Valproic acid induces autophagy by suppressing the Akt/mTOR pathway in human prostate cancer cells
Expression of specific autophagic proteins, LC3-II and Beclin-1, in prostate cancer cells. There was an overlap in the distribution and expression of (A) LC3 and (B) Beclin-1 protein, which merged with DAPI nuclear staining (blue). Cells untreated or treated with VPA (2.5 mmol/l for 48 h) were fixed and probed with polyclonal rabbit anti-LC3-II and anti-Beclin-1 antibodies, in addition to DyLight 549-conjugated (red) secondary antibodies. (C) Western blot analysis detected the induction of LC3-II and Beclin-1 protein expression in cells treated with VPA (1.2, 2.5 and 5.0 mmol/l) compared with the non-treated control. LC3-II and Beclin-1 expression increased in a dose-dependent manner in all cell lines after 48 h incubation with VPA. (D) Histograms representing the level of LC3-II and Beclin-1 expression in LNCaP and DU145 cells (normalized to β-actin). In LNCaP cells, LC3-II and Beclin-1 protein levels in the 2.5 mmol/l and 5.0 mmol/l VPA treatment groups were significantly increased compared with the control groups. In addition, 1.2 mmol/l VPA treatment did not significantly increase LC3-II and Beclin-1 protein levels. In DU145 cells, LC3-II protein levels in 2.5 mmol/l and 5.0 mmol/l VPA treatment groups were significantly increased compared with the control groups. Beclin-1 protein levels in all three VPA treatment groups were significantly increased compared with the control groups. *P<0.05. LC3, 1A/1B-light chain 3; VPA, valproic acid.
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f3-ol-0-0-4880: Expression of specific autophagic proteins, LC3-II and Beclin-1, in prostate cancer cells. There was an overlap in the distribution and expression of (A) LC3 and (B) Beclin-1 protein, which merged with DAPI nuclear staining (blue). Cells untreated or treated with VPA (2.5 mmol/l for 48 h) were fixed and probed with polyclonal rabbit anti-LC3-II and anti-Beclin-1 antibodies, in addition to DyLight 549-conjugated (red) secondary antibodies. (C) Western blot analysis detected the induction of LC3-II and Beclin-1 protein expression in cells treated with VPA (1.2, 2.5 and 5.0 mmol/l) compared with the non-treated control. LC3-II and Beclin-1 expression increased in a dose-dependent manner in all cell lines after 48 h incubation with VPA. (D) Histograms representing the level of LC3-II and Beclin-1 expression in LNCaP and DU145 cells (normalized to β-actin). In LNCaP cells, LC3-II and Beclin-1 protein levels in the 2.5 mmol/l and 5.0 mmol/l VPA treatment groups were significantly increased compared with the control groups. In addition, 1.2 mmol/l VPA treatment did not significantly increase LC3-II and Beclin-1 protein levels. In DU145 cells, LC3-II protein levels in 2.5 mmol/l and 5.0 mmol/l VPA treatment groups were significantly increased compared with the control groups. Beclin-1 protein levels in all three VPA treatment groups were significantly increased compared with the control groups. *P<0.05. LC3, 1A/1B-light chain 3; VPA, valproic acid.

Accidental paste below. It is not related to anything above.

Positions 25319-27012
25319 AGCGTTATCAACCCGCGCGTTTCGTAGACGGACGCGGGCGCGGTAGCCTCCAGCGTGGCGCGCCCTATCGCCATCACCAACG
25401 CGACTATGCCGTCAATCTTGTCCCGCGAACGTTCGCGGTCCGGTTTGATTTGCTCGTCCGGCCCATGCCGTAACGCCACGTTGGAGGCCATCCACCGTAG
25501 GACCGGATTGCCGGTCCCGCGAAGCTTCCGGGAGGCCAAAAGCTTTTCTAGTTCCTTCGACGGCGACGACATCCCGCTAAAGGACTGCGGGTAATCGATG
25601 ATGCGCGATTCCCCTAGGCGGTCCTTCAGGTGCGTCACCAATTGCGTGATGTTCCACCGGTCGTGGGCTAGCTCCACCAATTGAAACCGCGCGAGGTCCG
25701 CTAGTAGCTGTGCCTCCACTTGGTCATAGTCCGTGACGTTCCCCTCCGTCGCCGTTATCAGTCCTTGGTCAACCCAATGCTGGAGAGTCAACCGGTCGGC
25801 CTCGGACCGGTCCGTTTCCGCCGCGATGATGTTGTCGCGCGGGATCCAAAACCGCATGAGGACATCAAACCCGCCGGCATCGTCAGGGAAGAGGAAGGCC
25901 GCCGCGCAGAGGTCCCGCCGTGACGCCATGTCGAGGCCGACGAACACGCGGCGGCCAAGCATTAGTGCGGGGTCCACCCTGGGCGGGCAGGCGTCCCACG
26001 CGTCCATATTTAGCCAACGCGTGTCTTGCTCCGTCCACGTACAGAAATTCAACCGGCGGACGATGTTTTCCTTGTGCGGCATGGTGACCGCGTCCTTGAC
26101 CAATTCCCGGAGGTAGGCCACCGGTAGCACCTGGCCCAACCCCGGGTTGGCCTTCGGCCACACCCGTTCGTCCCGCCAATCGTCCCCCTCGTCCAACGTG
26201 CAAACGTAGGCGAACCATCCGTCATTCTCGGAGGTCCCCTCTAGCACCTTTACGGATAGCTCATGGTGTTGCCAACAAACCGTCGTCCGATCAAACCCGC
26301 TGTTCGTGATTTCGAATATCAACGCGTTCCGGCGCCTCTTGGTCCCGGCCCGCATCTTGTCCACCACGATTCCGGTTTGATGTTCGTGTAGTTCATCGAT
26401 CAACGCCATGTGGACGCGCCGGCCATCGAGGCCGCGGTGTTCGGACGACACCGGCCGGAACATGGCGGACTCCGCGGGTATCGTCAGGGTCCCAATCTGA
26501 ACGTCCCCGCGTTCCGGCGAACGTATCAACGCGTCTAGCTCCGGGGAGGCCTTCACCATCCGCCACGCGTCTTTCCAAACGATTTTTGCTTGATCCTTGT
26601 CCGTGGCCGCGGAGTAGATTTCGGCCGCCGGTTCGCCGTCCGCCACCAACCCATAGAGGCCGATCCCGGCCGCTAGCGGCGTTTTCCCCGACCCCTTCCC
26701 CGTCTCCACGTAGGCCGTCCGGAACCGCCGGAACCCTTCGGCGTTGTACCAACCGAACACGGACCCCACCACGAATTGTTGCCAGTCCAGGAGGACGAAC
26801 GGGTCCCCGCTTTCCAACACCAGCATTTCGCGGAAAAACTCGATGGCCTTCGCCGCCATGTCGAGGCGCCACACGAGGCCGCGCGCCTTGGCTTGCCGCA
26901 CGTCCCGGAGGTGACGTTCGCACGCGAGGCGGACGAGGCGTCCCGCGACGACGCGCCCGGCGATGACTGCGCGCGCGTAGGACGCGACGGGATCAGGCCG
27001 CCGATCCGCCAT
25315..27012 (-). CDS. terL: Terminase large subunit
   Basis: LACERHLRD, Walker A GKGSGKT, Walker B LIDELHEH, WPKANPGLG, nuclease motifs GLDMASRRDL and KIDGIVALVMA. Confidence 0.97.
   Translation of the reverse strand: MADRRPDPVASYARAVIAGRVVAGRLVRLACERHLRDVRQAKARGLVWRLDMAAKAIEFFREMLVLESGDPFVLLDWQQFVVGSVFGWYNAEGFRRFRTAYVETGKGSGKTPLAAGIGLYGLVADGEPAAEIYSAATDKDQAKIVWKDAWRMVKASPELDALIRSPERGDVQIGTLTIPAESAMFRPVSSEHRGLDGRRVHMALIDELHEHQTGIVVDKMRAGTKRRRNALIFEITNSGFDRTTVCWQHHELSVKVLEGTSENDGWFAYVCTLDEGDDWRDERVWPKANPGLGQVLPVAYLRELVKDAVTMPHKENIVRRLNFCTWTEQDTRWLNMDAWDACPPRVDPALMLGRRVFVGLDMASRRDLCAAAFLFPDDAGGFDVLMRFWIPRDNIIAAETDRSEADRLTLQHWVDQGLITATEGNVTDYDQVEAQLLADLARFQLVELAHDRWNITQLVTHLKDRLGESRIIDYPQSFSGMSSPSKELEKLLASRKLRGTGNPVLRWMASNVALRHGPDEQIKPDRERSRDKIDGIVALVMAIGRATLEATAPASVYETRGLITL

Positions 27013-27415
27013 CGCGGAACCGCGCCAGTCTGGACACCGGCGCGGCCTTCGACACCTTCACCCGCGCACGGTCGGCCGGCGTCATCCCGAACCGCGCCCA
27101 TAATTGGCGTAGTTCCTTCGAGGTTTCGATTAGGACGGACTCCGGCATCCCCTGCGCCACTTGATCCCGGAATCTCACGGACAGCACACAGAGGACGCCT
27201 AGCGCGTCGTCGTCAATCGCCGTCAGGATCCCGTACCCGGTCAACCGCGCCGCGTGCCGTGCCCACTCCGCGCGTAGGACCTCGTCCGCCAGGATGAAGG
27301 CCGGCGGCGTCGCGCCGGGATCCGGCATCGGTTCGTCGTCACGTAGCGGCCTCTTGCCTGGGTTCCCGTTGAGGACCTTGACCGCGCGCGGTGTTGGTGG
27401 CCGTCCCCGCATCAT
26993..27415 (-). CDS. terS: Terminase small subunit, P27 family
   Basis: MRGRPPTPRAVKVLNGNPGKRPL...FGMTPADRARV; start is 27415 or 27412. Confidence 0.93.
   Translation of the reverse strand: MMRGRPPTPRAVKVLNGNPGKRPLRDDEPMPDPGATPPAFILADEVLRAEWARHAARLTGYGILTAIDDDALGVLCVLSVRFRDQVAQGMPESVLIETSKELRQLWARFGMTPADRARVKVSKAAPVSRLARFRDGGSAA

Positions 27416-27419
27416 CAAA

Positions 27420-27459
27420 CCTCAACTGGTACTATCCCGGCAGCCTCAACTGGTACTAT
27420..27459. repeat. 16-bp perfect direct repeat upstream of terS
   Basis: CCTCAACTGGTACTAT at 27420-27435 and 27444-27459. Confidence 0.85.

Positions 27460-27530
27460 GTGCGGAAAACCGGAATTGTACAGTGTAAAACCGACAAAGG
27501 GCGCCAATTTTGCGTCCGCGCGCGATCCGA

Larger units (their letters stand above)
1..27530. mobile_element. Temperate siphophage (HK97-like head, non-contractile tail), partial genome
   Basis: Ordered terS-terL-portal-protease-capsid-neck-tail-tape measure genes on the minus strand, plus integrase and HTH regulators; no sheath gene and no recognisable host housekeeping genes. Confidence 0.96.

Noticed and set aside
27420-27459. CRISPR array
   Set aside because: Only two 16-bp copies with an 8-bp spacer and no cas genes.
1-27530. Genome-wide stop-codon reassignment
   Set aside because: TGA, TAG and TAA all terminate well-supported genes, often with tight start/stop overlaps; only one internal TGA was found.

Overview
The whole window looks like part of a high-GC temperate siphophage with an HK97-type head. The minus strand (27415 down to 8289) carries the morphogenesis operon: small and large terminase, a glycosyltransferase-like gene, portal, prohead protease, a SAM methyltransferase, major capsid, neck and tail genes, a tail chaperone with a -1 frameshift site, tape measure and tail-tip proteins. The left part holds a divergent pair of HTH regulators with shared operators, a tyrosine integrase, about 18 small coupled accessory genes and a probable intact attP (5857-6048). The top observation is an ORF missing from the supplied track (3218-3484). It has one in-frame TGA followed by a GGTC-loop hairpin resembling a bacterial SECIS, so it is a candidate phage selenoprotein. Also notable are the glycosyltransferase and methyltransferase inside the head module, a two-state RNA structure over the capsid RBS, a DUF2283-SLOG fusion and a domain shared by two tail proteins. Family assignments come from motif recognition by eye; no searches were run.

Mentions: Accumulation of LC3-II is associated with the extent of autophagosome formation (13). Following DyLight-549 staining, the cells in the VPA treatment group exhibited red fluorescence in the cytoplasm, but not in the nucleolus, and the fluorescence was stronger than that of the non-treated control group, thus indicating the formation of autophagolysosomes (Fig. 3A). These autophagic changes were further confirmed by western blotting as presented in Fig. 3C and D (LNCaP, P=0.019; DU145, P=0.043). Furthermore, Beclin-1 and LC3-II exhibited strong immunofluorescence in the cytoplasm of the DU145 and LNCaP cells compared with the non-treated control group (Fig. 3A and B), which was also detected by western blot analysis (LNCaP, P=0.033; DU145, P=0.027) (Fig. 3C and 3D).

View Article: PubMed Central - PubMed

ABSTRACT

Previous studies have demonstrated that the chronic administration of valproic acid (VPA) suppresses angiogenesis in vivo; however, the mechanisms implicated in VPA-induced autophagy remain unclear. The current study aimed to assess VPA-induced autophagy in three prostate cancer cell lines (PC3, DU145 and LNCaP), in addition to analyzing the Akt/mammalian target of rapamycin (mTOR) signal pathway. Prostate cancer cell lines were cultured with various doses of VPA. Cell cycle was analyzed using flow cytometry, and autophagy markers [1A/1B-light chain 3 (LC3)-II and Beclin-1] were examined using transmission electron microscopy, fluorescent microscopy and western blotting. Activation of the Akt/mTOR signal pathway was also assessed by western blotting. The results demonstrated that VPA induced autophagosomes and suppressed the Akt/mTOR signal pathway. This was confirmed by detection of increased LC3-II and Beclin-1 in VPA-treated cells compared with untreated controls. Phosphorylated forms of Akt (PC3, P=0.048; DU145, P=0.045; LNCaP, P=0.039) and mTOR (PC3, P=0.012; DU145, P=0.41; LNCaP, P=0.35) were significantly reduced following VPA treatment. These results suggest that VPA may function as a histone deacetylase inhibitor, suppressing the growth of prostate cancer cells by modulating autophagy pathways, including inhibition of the Akt/mTOR pathway. Further experiments are required to determine the significance of all involved pathways regarding VPA-induced growth inhibition.

No MeSH data available.


Related in: MedlinePlus